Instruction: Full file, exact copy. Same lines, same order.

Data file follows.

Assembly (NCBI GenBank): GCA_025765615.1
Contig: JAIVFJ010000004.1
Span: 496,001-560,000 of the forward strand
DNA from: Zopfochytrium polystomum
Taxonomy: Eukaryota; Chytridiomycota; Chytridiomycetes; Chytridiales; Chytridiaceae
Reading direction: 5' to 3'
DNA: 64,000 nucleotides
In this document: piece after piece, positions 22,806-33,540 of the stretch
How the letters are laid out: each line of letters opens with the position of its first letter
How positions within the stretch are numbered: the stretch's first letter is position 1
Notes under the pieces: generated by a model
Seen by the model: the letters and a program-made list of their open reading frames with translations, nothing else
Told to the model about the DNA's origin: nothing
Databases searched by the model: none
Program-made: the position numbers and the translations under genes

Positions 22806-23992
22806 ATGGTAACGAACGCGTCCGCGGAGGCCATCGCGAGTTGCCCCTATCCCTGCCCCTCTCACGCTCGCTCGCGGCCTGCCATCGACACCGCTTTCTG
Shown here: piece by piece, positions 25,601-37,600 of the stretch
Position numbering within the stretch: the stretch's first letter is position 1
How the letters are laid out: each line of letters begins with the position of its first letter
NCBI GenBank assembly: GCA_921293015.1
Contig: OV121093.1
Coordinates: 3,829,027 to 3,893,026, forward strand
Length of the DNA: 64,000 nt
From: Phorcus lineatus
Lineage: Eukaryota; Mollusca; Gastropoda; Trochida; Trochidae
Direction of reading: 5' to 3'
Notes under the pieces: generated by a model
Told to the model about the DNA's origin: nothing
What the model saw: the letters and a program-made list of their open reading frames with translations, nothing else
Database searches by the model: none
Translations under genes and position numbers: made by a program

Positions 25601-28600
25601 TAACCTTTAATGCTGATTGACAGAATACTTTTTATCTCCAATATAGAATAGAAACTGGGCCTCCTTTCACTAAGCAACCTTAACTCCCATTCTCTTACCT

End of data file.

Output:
Assembly (NCBI GenBank): GCA_025765615.1
Contig: JAIVFJ010000004.1
Span: 496,001-560,000 of the forward strand
DNA from: Zopfochytrium polystomum
Taxonomy: Eukaryota; Chytridiomycota; Chytridiomycetes; Chytridiales; Chytridiaceae
Reading direction: 5' to 3'
DNA: 64,000 nucleotides
In this document: piece after piece, positions 22,806-33,540 of the stretch
How the letters are laid out: each line of letters opens with the position of its first letter
How positions within the stretch are numbered: the stretch's first letter is position 1
Notes under the pieces: generated by a model
Seen by the model: the letters and a program-made list of their open reading frames with translations, nothing else
Told to the model about the DNA's origin: nothing
Databases searched by the model: none
Program-made: the position numbers and the translations under genes

Positions 22806-23992
22806 ATGGTAACGAACGCGTCCGCGGAGGCCATCGCGAGTTGCCCCTATCCCTGCCCCTCTCACGCTCGCTCGCGGCCTGCCATCGACACCGCTTTCTG
Shown here: piece by piece, positions 25,601-37,600 of the stretch
Position numbering within the stretch: the stretch's first letter is position 1
How the letters are laid out: each line of letters begins with the position of its first letter
NCBI GenBank assembly: GCA_921293015.1
Contig: OV121093.1
Coordinates: 3,829,027 to 3,893,026, forward strand
Length of the DNA: 64,000 nt
From: Phorcus lineatus
Lineage: Eukaryota; Mollusca; Gastropoda; Trochida; Trochidae
Direction of reading: 5' to 3'
Notes under the pieces: generated by a model
Told to the model about the DNA's origin: nothing
What the model saw: the letters and a program-made list of their open reading frames with translations, nothing else
Database searches by the model: none
Translations under genes and position numbers: made by a program

Positions 25601-28600
25601 TAACCTTTAATGCTGATTGACAGAATACTTTTTATCTCCAATATAGAATAGAAACTGGGCCTCCTTTCACTAAGCAACCTTAACTCCCATTCTCTTACCT